It was not for this unity that the Lord Jesus prayed when He said, "That they may all be one". He was praying for a people together in collective life and testimony, which is God's purpose in this present day. In the Scriptures such a unity is set before believers as an attainable reality. This is a unity which manifests unity of doctrine, unity of heart and soul and unity of worship and testimony.

Unity of doctrine

There can only be one basis for unity of doctrine - the revealed will of the Sovereign Lord as set out in the Scriptures. That every Scripture is God-breathed and in consequence is profitable for teaching, for reproof, for correction, for instruction in righteousness (2 Tim. 3:16 AV). The Lord Jesus spent forty days after His resurrection and before He went back to heaven teaching the disciples the things concerning the kingdom of God, and those things have been passed on to us by faithful men who "spake from God, being moved by the Holy Spirit" (2 Pet. 1:21). Through them we have been given that body of doctrine, the Faith which was once for all delivered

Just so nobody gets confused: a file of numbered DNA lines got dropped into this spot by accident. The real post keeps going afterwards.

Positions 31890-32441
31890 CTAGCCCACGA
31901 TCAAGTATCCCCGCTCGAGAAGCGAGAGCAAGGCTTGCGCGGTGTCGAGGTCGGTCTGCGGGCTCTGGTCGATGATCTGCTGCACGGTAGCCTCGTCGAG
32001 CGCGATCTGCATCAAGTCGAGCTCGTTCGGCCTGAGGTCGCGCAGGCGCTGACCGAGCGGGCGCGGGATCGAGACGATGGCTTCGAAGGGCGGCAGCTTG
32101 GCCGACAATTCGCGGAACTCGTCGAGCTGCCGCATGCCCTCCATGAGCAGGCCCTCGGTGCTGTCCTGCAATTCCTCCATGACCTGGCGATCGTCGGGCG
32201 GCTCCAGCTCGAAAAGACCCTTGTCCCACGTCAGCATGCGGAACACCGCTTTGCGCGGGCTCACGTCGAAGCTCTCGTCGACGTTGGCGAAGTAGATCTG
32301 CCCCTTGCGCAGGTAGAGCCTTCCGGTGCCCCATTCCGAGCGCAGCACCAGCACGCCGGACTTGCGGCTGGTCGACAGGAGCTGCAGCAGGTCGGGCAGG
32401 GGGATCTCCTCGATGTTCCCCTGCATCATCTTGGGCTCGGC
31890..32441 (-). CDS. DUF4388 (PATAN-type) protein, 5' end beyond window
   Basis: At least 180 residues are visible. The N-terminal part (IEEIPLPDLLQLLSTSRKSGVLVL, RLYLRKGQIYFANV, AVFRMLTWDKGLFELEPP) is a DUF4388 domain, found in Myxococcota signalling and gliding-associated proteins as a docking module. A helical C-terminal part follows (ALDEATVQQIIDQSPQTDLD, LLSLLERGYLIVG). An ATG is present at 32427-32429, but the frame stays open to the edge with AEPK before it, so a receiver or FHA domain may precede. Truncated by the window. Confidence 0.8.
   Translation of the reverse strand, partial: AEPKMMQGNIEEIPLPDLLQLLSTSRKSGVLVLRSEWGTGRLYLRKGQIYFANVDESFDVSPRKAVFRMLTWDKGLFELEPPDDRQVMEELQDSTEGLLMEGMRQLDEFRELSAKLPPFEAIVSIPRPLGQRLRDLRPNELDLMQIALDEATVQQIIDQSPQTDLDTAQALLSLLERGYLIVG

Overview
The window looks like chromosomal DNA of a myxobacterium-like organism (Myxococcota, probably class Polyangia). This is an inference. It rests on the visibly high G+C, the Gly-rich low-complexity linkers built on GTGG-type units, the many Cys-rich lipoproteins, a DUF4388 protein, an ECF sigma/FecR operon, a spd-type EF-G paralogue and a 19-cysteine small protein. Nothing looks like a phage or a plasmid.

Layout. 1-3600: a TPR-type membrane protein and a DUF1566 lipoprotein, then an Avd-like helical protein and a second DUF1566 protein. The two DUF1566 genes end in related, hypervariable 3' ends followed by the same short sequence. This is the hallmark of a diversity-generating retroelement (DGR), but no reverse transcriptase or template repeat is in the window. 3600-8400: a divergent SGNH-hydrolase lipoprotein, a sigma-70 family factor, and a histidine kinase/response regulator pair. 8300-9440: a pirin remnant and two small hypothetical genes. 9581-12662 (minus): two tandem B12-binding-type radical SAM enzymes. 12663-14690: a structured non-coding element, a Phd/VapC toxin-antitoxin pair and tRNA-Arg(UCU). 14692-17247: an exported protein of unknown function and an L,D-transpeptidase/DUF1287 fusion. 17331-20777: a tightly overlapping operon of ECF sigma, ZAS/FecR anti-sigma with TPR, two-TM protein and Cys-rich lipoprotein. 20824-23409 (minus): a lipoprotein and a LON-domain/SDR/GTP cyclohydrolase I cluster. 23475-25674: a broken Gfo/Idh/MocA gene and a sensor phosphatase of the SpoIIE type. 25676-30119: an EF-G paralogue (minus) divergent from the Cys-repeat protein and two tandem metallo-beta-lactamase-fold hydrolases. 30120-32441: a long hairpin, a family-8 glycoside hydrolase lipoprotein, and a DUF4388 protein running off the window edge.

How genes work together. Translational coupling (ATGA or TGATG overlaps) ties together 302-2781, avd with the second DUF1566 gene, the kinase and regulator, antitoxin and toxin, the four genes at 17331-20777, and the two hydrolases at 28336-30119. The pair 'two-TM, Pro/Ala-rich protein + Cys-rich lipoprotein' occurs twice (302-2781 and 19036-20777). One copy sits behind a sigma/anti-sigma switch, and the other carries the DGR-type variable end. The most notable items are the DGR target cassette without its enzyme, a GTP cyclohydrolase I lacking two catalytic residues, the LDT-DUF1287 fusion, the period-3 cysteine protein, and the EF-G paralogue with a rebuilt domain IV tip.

to the saints, which we are to hold. We have no authority either to add to it or to take away from it. The will of the Lord set out those years ago is the will of the Lord today and we are exhorted to contend earnestly for it. The inspired Scripture, revealed by the Holy Spirit, is the teacher, and as we submit to the teaching we shall know unity of doctrine. If we have strayed from the teaching (individually or collectively), the same inspired Word is profitable for reproof and correction and it behoves us to take heed to it. So, subjection to the revealed will of the Lord brings us to the collective unity of the people of God today: churches of God, as they are called in Scripture. In each church of God believers are found together in acknowledgement of the absolute Lordship of Christ, a divine unity. But churches of God do not exist simply individually and independently. They are united together in one Fellowship for they comprise all the saints "called into the Fellowship of His Son, Jesus Christ our Lord" (1 Cor. 1:9). All the churches have the same teaching (1 Cor. 4:17), they have the same customs (1 Cor. 11:16), they have a unity of doctrine which is the outcome of subjection to one Lord. This is a unity which Satan attempts to destroy, hence the need for us to heed Jude's warning to contend earnestly for the Faith which was once for all delivered to the saints.